• determine, worldwide, which beacons are out-of-service or have gone silent since the last CLE covering this range

• will indicate the state of propagation conditions at the various participant locations

• will give you an indication of how well your LF/MF receiving system is working

• give participants a fun yet challenging activity to keep their listening skills honed

Final details can be found at the NDB List website, and worldwide results, for every participant, will be posted there a few days after the event.

The NDB List Group is a great place to learn more about the 'Art of NDB DXing' or to meet other DXers in your region. There is a lot of good information available there and new members are always very welcome. As well, you can follow the results of other CLE participants from night to night as propagation is always an active topic of discussion.

You need not be an NDB List member to participate in the CLEs and all reports, no matter how small, are of much value to the organizers.

Remember - 'First-time' logs are always VERY welcome!

Reports may be sent to the NDB List Group or e-mailed to CLE co-ordinator, Brian Keyte (G3SIA), whose address appears above. If you are a member of the group, all final results will also be e-mailed and posted there.

Please ... give the CLE a try ... then let us know what NDB's can be heard from your location! Your report can then be added to the worldwide database to help keep it up-to-date.

Have fun and good hunting!

Wednesday 6 October 2021

My Summer QSL Mailbox


Most of my blog readers know how much I love QSLs ... real paper ones that is. In fact the lure of collecting cards was one of the main things that hooked me on radio as a pre-teen SWL!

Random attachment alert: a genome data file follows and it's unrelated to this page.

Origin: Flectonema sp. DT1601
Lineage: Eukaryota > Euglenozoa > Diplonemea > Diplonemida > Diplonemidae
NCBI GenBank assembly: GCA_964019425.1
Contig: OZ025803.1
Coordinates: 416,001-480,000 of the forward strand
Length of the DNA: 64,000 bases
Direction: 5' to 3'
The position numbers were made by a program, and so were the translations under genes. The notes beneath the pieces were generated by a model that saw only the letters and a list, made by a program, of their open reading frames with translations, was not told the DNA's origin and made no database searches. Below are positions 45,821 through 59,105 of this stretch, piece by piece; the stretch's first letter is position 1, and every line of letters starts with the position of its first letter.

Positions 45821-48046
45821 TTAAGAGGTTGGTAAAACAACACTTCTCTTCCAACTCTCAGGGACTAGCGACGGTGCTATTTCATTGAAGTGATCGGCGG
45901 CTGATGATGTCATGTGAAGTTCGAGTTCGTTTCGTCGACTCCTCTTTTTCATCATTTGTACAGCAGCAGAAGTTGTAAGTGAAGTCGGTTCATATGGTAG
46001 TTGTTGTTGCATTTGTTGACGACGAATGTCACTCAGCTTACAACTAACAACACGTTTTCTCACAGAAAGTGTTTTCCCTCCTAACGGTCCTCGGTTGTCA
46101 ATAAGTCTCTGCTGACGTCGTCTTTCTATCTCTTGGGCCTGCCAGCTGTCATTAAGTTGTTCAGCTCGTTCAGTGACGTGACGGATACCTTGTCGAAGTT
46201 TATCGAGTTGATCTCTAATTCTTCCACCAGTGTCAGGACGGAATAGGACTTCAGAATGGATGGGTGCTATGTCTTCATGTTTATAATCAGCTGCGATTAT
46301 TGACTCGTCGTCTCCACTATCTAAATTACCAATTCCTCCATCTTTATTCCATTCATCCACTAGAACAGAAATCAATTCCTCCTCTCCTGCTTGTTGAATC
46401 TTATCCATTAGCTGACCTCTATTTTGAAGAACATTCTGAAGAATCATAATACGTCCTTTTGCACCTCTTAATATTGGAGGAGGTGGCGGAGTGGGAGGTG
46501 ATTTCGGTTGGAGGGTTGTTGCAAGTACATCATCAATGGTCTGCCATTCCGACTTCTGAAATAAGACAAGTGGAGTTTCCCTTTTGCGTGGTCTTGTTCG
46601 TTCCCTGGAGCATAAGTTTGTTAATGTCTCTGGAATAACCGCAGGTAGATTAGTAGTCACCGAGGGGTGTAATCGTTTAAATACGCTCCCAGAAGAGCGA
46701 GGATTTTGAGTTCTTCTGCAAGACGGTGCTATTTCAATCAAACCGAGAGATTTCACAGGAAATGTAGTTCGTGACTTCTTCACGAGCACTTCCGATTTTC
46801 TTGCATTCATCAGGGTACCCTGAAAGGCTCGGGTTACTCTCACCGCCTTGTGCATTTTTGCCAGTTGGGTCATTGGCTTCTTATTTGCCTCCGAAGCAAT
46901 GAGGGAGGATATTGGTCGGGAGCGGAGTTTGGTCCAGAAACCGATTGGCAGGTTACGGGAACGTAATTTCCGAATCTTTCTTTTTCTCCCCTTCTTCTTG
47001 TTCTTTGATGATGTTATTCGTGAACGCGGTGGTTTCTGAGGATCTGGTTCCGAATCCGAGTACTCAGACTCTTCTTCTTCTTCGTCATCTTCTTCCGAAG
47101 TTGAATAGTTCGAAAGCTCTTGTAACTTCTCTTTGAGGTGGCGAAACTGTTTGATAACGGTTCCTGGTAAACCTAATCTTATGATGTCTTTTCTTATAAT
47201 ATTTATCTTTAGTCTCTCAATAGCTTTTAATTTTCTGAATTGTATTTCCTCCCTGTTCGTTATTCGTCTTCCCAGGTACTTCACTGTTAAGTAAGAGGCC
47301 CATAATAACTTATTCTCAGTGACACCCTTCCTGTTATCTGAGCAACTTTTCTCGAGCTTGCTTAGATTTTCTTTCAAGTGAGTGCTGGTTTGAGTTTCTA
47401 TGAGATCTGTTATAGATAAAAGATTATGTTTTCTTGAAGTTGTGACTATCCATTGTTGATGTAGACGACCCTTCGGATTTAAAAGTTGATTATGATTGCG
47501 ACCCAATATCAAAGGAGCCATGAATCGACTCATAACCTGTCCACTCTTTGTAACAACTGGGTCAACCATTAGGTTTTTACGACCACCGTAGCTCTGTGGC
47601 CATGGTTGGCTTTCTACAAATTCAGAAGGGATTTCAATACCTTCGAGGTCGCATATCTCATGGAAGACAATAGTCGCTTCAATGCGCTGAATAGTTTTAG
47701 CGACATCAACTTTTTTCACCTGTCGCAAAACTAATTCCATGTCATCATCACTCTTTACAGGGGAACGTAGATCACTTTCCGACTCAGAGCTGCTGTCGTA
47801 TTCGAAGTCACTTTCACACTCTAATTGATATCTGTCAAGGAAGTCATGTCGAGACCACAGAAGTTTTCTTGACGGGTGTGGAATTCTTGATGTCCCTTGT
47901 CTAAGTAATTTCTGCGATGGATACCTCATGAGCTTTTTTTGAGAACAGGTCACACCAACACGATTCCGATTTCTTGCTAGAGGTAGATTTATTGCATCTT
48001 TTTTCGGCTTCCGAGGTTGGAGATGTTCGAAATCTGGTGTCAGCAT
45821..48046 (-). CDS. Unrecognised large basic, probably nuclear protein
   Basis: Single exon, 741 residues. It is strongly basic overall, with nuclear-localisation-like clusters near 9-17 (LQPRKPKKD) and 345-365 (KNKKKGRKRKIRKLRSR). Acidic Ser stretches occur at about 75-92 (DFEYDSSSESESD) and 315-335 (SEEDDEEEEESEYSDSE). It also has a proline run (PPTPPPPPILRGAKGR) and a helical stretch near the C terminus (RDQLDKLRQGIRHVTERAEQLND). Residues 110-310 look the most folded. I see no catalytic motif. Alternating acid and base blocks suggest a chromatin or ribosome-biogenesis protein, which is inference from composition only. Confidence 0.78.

All of the important QSLs from last winter’s 160m DX season have finally arrived along with cards for the new ones worked during this summer’s Sporadic E season on 6m … plus some other cards of interest.

Both seasons provided some good DX opportunities and several new DXCC entities were added to my totals. In fact the new countries worked this summer on the magic band finally gave me 100 confirmed for DXCC after being on the band since Cycle 20! This summer was probably the best I’ve ever seen in terms of long haul propagation to Europe and Japan. Sadly almost all of the activity is on FT8 even though signals were usually more than strong enough for CW (and sometimes SSB) modes. Hopefully the band will once again see more of these traditional modes as the solar cycle progresses. 



The Top Band season was highlighted with a nice three-week period of exceptionally good propagation to many parts of Europe and regions beyond. Four new DXCC countries were added to my total bringing my 160m DXCC  to 163 confirmed


Some additional 630m band wallpaper also arrived over the summer from Arliss, W7XU. In mid-April, well-past the prime DX season, he ventured from his normal QTH in South Dakota to become W7XU/5 in Louisiana. I never in the world expected to even hear his small portable campground station let alone work him, but his signal was truly outstanding and we worked very quickly. Arliss gave me state #38 on 630m. We worked each other a few months later but this time on 2m during the August Perseids meteor shower when he was back at home in South Dakota.


The evening of July 15th produced a rarity for VE7 land … a short Sporadic E opening to California on 2m.

Four stations in and around the San Francisco region were worked with several of the signals being exceptionally strong, often the case on 2m Es.


And lastly, all 50 cards for last winter’s 40m Worked All States project were gathered over the summer months. All contacts were made using my homebrewed 1-tube Neophyte regen along with its matching 1-tube crystal oscillator.

Neophyte Twins with outboard bandspread on the regen

I’ve now parked the pair on 3560 for the winter while I attempt to repeat the challenge of working and confirming all 50 states. With 7 so far, I’m looking for 43 more! If you can help out with a listen (I’m on most evenings) or with a sked, I’d love to work you on 80m with the 1-tubers.

Did I mention that I really love QSLs?